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August 16, 2010

The Tension Of Two Visions Of America

I'm not a big fan of Ross Douhat, but he seems to have hit one out of the park with today's NY Times column. In it he notes that there are two distinct Americas -- one which embraces a diverse vision of legal and constitutional equality and freedom, and another which defines itself as having certain cultural traits that make it a single people distinct from all others. Most difficult to reconcile, however, is that they are the same America. Which leads, he argues, to the Muslim problem in America today, especially as crystallized in the dispute over the Ground Zero mosque.

The first America is correct to insist on Muslims’ absolute right to build and worship where they wish. But the second America is right to press for something more from Muslim Americans — particularly from figures like Feisal Abdul Rauf, the imam behind the mosque — than simple protestations of good faith.

Too often, American Muslim institutions have turned out to be entangled with ideas and groups that most Americans rightly consider beyond the pale. Too often, American Muslim leaders strike ambiguous notes when asked to disassociate themselves completely from illiberal causes.

By global standards, Rauf may be the model of a “moderate Muslim.” But global standards and American standards are different. For Muslim Americans to integrate fully into our national life, they’ll need leaders who don’t describe America as “an accessory to the crime” of 9/11 (as Rauf did shortly after the 2001 attacks), or duck questions about whether groups like Hamas count as terrorist organizations (as Rauf did in a radio interview in June). And they’ll need leaders whose antennas are sensitive enough to recognize that the quest for inter-religious dialogue is ill served by throwing up a high-profile mosque two blocks from the site of a mass murder committed in the name of Islam.

They’ll need leaders, in other words, who understand that while the ideals of the first America protect the e pluribus, it’s the demands the second America makes of new arrivals that help create the unum.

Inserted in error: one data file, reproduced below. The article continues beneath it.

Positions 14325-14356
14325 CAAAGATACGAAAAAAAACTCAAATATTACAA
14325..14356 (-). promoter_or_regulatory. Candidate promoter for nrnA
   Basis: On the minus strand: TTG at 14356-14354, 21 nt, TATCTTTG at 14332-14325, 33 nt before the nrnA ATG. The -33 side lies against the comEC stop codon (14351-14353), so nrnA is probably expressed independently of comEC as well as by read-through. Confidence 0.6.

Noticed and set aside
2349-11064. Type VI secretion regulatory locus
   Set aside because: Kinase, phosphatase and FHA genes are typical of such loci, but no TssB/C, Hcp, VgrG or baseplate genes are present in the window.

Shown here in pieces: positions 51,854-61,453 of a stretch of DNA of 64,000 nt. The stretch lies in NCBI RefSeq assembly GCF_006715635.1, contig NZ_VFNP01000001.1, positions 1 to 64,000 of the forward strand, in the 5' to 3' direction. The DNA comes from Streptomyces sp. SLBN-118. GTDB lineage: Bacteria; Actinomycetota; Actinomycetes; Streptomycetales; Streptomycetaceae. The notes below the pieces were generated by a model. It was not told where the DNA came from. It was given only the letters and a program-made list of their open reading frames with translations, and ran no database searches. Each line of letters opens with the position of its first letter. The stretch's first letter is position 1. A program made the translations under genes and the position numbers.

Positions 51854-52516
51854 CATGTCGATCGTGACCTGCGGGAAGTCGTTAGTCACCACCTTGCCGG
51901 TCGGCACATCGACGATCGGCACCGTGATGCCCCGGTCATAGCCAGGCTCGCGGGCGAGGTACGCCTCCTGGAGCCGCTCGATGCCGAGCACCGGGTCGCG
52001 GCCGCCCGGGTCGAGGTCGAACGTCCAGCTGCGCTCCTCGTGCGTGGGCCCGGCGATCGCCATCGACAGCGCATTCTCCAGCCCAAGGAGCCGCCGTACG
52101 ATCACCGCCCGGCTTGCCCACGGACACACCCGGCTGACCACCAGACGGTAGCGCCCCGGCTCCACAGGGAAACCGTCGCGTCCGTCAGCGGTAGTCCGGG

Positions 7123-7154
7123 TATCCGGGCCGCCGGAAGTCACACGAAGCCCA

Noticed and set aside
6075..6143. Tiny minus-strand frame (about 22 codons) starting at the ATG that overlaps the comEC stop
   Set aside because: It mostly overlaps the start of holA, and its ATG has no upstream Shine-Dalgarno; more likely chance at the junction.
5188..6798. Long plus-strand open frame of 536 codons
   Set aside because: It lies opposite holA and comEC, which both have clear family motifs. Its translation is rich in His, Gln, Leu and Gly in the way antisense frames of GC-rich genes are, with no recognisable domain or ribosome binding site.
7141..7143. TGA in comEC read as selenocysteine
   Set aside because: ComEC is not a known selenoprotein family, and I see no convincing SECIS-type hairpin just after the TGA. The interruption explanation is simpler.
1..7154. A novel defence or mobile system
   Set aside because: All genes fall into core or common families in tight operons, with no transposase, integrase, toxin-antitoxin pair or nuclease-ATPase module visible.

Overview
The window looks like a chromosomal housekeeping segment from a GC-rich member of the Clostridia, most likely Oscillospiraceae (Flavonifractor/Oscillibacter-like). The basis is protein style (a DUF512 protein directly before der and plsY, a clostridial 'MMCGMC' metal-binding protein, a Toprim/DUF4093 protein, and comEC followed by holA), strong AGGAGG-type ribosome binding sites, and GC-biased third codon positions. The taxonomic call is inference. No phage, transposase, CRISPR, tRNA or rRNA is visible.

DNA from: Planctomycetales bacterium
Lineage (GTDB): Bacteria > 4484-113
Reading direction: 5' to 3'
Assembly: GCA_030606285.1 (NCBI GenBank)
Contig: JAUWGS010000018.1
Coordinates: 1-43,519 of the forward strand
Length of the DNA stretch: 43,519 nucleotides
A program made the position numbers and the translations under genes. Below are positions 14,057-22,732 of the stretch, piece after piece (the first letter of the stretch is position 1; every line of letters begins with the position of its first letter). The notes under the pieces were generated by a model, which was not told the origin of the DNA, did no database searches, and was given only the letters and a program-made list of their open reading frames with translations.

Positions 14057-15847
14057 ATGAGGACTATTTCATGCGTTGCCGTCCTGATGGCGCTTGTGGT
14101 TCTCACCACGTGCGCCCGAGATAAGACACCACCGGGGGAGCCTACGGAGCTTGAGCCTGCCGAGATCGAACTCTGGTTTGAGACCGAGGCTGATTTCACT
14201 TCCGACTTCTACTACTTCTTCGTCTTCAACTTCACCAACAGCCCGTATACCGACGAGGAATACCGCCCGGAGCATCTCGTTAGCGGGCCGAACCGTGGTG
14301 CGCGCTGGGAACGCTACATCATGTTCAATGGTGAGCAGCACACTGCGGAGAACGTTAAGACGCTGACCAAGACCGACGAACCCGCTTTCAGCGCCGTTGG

It is there that we have the conflict. Most Americans, myself included, have no objections to Muslims in this country, and want to see that community as a vibrant part of the American tapestry. For that to work, however, this same Islamic community needs to recognize that there is a need for "good Muslims" to also be "good Americans" for this to work. Sadly, that has not always happened, whether we are talking about the repeated discovery of terrorist plots centered on local mosques, efforts to claim rights (to stop the work on a factory floor for prayer time, to refuse to carry handicapped passengers with guide dogs or passengers carrying liquor in Muslim-operated cabs, or to impose sharia-based restrictions on non-Muslim speech) at odds with American values, and an increasing resistance to the sort of assimilation that has helped to incorporate previous generations of immigrants into our society. And in the wake of the 9/11 terrorist attacks, this sort of Muslim ambiguity towards America has made it harder for the rest of America to welcome the Muslim community.

And like it or not, the military conflicts of the last nine years do have the characteristics of a war against Islam, given that our enemies so often use Islam as a the basis of their ideology. Unlike during World War II, when a Japanese minority that was treated much less fairly under the law before the war found many of its members interned without trial during the war, Muslims in America have found themselves to face few (if any) real restrictions placed upon them that have not been shared by other Americans. Yet unlike the Japanese, who even when interned showed great devotion and loyalty to this country, we instead find in the Islamic community sentiments like the following ruling made by Muslim jurists in America: